- Marine Ecosystem Sustainability in the Arctic and Subarctic. I am the Director of this NSF-funded interdisciplinary graduate education and research training (IGERT) program in Marine Ecosystem Sustainability in the Arctic and Subarctic (MESAS). This program prepares professionals to solve problems arising at the interface between dynamic environmental and social systems. Graduates will be well-prepared to contribute to both the understanding and management of marine ecosystems to ensure ecosystem-based strategies for the sustainable use of living marine resources in the context of competing local, national, and international interests. Across the nation, and particularly in Arctic and Subarctic ecosystems, these competing interests demand complex solutions
- requiring knowledge not provided in traditional graduate programs. Alaska is an ideal location to realize this new vision for an ecosystem-based approach to the sustainable use of living marine resources. Here, as elsewhere in the circumpolar north, anthropogenic and naturally-forced changes in climate, oceanography, marine biological communities and ecosystems, fisheries and maritime human communities are already dramatic and will have broad consequences. While these changes are particularly pronounced in the Arctic and Subarctic, similar forces are changing marine ecosystems throughout the world. Professional scientists educated in Alaska will have excellent preparation for a career in marine ecosystems anywhere in the world.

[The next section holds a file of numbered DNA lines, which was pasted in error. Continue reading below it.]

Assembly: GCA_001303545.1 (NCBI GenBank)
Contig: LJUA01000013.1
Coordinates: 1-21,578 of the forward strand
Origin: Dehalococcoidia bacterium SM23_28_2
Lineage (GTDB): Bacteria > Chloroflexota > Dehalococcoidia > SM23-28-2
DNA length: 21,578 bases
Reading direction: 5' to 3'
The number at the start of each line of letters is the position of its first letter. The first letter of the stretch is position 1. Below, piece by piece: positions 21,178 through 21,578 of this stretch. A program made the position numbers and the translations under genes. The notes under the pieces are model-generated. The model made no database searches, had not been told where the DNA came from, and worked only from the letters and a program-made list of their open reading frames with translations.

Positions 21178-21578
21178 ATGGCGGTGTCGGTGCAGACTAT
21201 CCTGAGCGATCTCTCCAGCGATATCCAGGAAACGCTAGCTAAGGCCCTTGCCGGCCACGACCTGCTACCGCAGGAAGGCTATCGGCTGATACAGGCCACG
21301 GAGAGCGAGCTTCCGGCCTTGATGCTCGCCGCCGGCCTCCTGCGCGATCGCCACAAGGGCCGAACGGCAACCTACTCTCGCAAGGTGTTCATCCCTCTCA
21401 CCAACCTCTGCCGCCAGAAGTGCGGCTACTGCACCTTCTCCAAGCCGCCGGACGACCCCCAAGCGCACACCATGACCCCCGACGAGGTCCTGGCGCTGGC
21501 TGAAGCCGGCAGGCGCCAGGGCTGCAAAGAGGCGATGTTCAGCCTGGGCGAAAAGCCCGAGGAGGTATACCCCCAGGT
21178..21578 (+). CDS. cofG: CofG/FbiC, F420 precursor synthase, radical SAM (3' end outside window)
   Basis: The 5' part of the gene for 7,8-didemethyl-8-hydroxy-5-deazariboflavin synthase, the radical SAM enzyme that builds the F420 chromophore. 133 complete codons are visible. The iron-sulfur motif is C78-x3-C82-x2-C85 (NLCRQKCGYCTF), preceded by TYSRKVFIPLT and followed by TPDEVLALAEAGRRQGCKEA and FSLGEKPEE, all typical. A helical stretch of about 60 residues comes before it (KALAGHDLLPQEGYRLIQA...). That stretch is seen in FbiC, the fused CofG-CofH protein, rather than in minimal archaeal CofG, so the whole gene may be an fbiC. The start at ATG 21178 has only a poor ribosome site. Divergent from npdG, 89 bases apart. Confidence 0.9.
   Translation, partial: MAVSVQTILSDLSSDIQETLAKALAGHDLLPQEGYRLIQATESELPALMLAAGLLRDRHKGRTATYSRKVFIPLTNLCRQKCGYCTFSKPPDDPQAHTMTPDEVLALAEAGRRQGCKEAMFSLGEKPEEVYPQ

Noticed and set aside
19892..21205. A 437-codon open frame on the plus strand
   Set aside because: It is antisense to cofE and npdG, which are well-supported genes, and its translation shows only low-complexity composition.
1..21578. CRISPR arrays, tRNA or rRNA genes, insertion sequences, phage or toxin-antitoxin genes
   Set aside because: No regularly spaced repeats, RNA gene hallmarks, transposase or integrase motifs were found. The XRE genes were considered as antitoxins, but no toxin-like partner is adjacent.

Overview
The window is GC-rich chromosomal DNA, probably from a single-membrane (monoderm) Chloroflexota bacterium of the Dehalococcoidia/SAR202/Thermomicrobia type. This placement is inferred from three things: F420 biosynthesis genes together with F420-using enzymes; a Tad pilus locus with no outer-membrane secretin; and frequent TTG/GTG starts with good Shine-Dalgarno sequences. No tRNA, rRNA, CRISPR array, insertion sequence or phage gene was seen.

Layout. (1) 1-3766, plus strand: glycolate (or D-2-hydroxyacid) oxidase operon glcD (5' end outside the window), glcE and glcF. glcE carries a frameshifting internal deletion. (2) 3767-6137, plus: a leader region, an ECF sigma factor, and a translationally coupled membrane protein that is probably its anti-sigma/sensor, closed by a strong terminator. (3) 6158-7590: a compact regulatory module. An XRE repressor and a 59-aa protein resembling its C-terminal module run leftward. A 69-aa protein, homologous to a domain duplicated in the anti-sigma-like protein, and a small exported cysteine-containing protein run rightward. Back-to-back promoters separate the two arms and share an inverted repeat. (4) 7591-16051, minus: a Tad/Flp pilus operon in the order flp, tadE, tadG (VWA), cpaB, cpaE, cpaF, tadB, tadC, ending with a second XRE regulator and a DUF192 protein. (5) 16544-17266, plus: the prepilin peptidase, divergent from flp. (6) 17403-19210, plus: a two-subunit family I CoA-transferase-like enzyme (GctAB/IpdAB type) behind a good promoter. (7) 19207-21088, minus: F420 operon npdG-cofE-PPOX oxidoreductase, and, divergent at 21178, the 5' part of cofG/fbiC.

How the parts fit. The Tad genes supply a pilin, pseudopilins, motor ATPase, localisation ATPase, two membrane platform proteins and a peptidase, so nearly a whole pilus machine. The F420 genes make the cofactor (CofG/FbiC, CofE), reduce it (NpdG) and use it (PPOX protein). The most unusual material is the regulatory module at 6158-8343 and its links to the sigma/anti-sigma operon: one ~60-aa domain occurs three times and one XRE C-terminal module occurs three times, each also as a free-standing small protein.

- Recruitment of Dungeness crabs. This research program examines temporal and spatial patterns of Dungeness crab larval and settler abundance in and around Glacier Bay, Alaska , one of the largest temperate marine reserves in the United States, as a step towards assessing the effectiveness of Glacier Bay as a marine reserve and to understand processes and mechanisms that affect replenishment of Dungeness crab stocks by settlement of young. My laboratory is examining relationships between late-stage larval abundance, settler abundance, and adult populations in locations with and without commercial fishing to make inferences to fished populations of Dungeness crabs in Southeast Alaska. I now have a valuable time series of eight years of late-stage larval and juvenile abundance, and as these individuals age will be able to relate them to adult populations. Collaborators, several graduate students (Heidi Herter, Quinn Smith) and many undergraduate students have participated in this research.